August 18, 2017


Preface: Many of you know I write poetry. I also follow several poetry blogs, which provide weekly writing prompts (words, themes, images) for our musing and inspiration. This week, one of them (Sunday Scribblings) provided the word ‘eternity’ for a prompt. And after musing over the word for a day, I started wondering about eternity past. We often consider eternity future, our own future with God in heaven, but what about eternity in the past, when there was only God? What about eternity past, just before He created the world, before He formed mankind to fellowship with Him? What about His foreknowledge during that eternity, when He knew what He would create, but He also knew how His creation would hurt Him … and He also knew how He would redeem that same creation and planned out an eternity future for unhindered fellowship with that creation?

Once upon a time about eight thousand years ago,
everything was black and empty:
there was no world,
there was no time,
there was only God.
But this God was lonely for companionship.
And He had all power, to create whatever He desired,
and so He created:
He flung galaxies into space,
hung light in the heavens;
He designed atmospheres
and climates,
fashioned life-forms and
life-giving forms;
He composed a universe of beauties
and enjoyments.
And then He formed creatures to enjoy it all with Him,
to walk with Him and talk with Him.
But He also had all power, to know every thing
in every place and every time.
He knew that these creatures would turn against Him,
reject Him and despise Him.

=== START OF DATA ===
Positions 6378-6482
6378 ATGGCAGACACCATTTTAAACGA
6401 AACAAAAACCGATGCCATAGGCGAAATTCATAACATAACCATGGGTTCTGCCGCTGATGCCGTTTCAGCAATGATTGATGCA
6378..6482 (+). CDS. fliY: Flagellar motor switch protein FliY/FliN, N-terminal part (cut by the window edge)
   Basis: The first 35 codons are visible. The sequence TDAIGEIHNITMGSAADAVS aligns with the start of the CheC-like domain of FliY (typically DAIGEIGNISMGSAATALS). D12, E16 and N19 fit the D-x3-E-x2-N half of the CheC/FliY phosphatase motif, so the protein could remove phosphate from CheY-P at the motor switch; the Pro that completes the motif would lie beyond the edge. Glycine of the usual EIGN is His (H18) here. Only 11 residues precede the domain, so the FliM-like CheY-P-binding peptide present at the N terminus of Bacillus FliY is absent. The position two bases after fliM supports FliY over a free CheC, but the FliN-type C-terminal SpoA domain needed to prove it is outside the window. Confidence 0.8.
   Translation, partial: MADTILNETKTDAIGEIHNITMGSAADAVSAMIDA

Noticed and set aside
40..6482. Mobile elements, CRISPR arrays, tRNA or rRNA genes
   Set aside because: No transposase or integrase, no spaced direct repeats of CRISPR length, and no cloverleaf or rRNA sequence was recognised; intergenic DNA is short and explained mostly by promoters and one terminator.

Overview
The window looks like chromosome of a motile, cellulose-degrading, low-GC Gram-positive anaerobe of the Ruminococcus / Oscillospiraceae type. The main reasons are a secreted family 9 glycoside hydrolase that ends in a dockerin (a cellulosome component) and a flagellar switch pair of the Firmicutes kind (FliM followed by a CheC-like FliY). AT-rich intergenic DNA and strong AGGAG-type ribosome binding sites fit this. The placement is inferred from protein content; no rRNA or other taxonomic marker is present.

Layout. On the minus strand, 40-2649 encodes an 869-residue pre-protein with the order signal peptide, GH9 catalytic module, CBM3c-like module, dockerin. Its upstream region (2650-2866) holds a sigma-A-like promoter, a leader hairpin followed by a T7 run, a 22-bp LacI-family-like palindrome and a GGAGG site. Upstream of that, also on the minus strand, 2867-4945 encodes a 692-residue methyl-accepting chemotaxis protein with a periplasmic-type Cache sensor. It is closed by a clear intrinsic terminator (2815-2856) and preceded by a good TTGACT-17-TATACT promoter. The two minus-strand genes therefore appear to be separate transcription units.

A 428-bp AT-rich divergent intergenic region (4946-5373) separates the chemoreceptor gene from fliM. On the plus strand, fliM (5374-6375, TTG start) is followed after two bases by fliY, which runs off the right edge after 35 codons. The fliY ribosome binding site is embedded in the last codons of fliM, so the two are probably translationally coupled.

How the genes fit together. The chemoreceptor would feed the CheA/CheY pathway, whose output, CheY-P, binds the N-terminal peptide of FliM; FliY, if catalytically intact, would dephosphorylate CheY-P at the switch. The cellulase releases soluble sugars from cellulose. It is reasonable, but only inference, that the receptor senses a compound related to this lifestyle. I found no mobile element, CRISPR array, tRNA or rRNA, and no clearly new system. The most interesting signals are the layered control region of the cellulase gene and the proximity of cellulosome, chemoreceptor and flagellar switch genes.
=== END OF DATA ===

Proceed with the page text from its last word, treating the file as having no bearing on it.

He knew the pain He would suffer
when these beings He created
would destroy a part of Himself.
He knew the sorrow and longing He would face,
the denial and unrequited love.
And yet– He created man.
He allowed man to freely choose between
the pure intimacy of life lived His way,
or the distress of life lived man’s way.
He allowed these created ones
whom He alone authored,
whom He designed in love,
to deny His craftsmanship,
His ownership of His creation.
He allowed man to defame Him,
to doubt His immensity,
to despise His imminence.
And then– He gave of Himself to repair the rift
between Himself and His own creation.
He suffered the agonies of a fragmented friendship
and a broken body,
a broken heart
and a broken spirit,
to restore the unity that He created.
And He is not finished yet, not with His own creation.
He knew of their rejection even as He designed them,
He knew of their betrayal as He created them.
But He knew the eventual joy and lasting satisfaction,
the restored friendship,
the perfected intimacy,
that would be possible after He suffered,
after He re-purchased His own creation,
bought back what was rightfully His.
He knew, for He planned an eternity,
a time of unending time,
a time beyond time,
where He would be His creation’s world,
their everything,
where they would be His friends.

Eternity, ©2011 Elizabeth A. Johnson. Also posted at Dandelion Digest.